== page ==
Minecraft developer Mojang plans to make a handful of libraries from the Java build of the game open source, giving fellow game devs the ability to peruse, tweak, or use in their own projects (with credit).
The first two libraries getting the open-source treatment are Brigadier, or the command engine that Minecraft uses for its in-game developer console, and DataFixerUpper, a system that updates old in-game data into something that a current version of Minecraft can use.
As demonstrated in the blog post detailing the open-source plans, the Brigadier system deals with text commands keyed into Minecraft’s chat by suggesting possible commands as they’re being typed and translating the resulting command into an action in the game like giving a certain user an item or changing the game mode.
While Mojang says Brigadier is fairly straightforward and user-friendly, DataFixerUpper is more or less just the opposite.
“When we load up any world in Minecraft right now, you can have some data that has not been touched for six years, because that chunk was last played six years ago,” explains Minecraft Java dev Nathan Adams in the post. “So we need to know: ‘OK, this level actually looks really old. Now we’ve got to turn that old data into what it should look like now – in a way that the game can currently read.”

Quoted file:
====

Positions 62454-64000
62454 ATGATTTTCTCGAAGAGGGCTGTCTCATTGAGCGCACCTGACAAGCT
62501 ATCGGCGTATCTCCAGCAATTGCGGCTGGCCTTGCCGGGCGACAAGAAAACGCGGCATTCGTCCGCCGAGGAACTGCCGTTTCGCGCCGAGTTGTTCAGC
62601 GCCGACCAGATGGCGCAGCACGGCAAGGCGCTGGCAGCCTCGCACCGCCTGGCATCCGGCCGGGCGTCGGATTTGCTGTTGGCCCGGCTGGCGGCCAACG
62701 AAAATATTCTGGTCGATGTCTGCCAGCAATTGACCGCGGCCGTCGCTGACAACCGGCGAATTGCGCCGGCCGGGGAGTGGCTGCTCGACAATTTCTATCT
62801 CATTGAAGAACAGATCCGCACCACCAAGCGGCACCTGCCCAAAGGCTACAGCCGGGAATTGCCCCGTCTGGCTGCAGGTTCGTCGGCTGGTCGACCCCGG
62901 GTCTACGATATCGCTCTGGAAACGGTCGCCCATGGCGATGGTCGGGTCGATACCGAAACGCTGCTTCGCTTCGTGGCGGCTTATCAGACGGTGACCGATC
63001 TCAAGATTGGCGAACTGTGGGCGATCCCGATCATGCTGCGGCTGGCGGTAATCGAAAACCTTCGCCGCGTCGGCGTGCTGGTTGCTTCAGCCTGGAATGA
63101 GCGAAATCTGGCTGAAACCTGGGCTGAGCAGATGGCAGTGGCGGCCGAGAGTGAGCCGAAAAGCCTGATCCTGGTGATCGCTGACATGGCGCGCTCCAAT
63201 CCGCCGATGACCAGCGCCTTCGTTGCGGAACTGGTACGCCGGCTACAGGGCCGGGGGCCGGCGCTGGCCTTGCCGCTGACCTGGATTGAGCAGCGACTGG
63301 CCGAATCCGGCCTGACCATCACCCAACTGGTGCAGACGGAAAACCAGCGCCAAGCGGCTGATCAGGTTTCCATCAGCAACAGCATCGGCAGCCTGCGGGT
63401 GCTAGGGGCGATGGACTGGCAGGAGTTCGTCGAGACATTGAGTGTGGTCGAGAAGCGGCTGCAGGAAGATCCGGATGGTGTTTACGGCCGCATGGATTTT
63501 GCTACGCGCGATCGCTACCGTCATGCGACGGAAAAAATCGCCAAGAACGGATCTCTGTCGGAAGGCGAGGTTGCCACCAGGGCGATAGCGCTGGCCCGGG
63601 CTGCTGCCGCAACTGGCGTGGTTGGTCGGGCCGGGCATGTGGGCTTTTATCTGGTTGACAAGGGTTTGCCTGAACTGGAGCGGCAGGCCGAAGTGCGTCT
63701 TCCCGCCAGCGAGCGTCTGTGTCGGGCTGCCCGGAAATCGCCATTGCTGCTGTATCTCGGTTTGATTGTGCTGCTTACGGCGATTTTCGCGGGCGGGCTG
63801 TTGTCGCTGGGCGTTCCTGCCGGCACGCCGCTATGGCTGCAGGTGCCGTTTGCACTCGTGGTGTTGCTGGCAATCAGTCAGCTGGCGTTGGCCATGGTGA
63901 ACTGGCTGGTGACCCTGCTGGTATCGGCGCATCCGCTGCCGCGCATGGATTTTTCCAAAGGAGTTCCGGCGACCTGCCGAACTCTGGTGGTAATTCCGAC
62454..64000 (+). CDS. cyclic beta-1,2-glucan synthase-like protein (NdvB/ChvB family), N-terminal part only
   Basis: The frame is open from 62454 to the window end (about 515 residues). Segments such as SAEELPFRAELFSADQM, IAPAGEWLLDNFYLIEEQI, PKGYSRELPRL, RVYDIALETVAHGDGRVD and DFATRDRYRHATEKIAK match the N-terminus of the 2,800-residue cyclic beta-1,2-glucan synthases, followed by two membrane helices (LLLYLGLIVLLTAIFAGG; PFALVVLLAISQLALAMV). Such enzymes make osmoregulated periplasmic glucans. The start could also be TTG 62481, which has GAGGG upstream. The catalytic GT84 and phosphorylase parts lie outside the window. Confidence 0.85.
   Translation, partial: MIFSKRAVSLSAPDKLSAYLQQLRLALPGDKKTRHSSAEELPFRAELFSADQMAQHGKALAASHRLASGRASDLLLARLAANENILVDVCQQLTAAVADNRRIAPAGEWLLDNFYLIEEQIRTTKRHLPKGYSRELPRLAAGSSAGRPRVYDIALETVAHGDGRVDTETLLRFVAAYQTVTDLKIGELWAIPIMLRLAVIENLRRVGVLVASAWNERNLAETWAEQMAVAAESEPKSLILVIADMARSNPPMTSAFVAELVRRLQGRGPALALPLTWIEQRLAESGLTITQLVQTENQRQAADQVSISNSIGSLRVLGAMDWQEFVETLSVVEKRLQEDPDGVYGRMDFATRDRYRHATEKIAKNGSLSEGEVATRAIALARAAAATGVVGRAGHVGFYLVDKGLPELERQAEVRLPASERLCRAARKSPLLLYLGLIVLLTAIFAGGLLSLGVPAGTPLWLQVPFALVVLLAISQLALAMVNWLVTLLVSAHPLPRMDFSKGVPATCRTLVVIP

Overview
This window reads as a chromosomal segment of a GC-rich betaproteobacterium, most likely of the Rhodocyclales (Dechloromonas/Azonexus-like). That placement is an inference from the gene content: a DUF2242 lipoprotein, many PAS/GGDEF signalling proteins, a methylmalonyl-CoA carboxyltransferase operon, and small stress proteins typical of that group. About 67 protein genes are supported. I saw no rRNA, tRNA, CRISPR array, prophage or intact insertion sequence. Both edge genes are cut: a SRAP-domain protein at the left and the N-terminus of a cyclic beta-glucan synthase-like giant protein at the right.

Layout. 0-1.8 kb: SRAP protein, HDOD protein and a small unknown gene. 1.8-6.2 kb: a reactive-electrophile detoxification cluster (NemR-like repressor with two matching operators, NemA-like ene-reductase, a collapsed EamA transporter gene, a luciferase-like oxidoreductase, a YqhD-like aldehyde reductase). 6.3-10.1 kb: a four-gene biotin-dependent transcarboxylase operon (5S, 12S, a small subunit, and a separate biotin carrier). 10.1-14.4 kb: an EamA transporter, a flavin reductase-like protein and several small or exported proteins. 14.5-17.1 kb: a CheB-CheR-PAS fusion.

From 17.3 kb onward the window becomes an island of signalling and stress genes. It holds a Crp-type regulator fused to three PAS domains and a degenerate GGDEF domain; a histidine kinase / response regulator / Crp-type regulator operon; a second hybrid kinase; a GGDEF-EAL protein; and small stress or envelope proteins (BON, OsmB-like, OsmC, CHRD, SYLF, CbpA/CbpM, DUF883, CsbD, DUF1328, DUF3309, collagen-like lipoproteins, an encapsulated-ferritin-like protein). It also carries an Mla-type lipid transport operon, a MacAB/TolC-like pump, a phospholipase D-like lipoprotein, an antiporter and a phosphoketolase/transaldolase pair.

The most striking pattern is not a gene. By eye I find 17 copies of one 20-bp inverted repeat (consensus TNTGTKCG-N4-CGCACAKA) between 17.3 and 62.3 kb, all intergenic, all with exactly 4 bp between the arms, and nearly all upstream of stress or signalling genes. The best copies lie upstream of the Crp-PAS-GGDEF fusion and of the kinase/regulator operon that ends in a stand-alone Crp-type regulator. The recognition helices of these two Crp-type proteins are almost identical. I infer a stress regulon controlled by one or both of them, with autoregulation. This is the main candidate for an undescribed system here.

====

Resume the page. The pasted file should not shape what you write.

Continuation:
“We have one little unit which uses DataFixerUpper that just says to Minecraft: ‘this is how to turn anything into the data format that the game is going to use.' And so the game is now only saying ‘This is how the data looks, so this is how I’m going to read it,” he explains. ”Basically, before Minecraft actually loads the chunks, it goes through DataFixerUpper and that turns it into what it should currently be now.”
Both Brigadier and DataFixerUpper can be downloaded right now from the company’s Github page and Mojang notes that it plans to update that original blog post when more systems are made open source as well.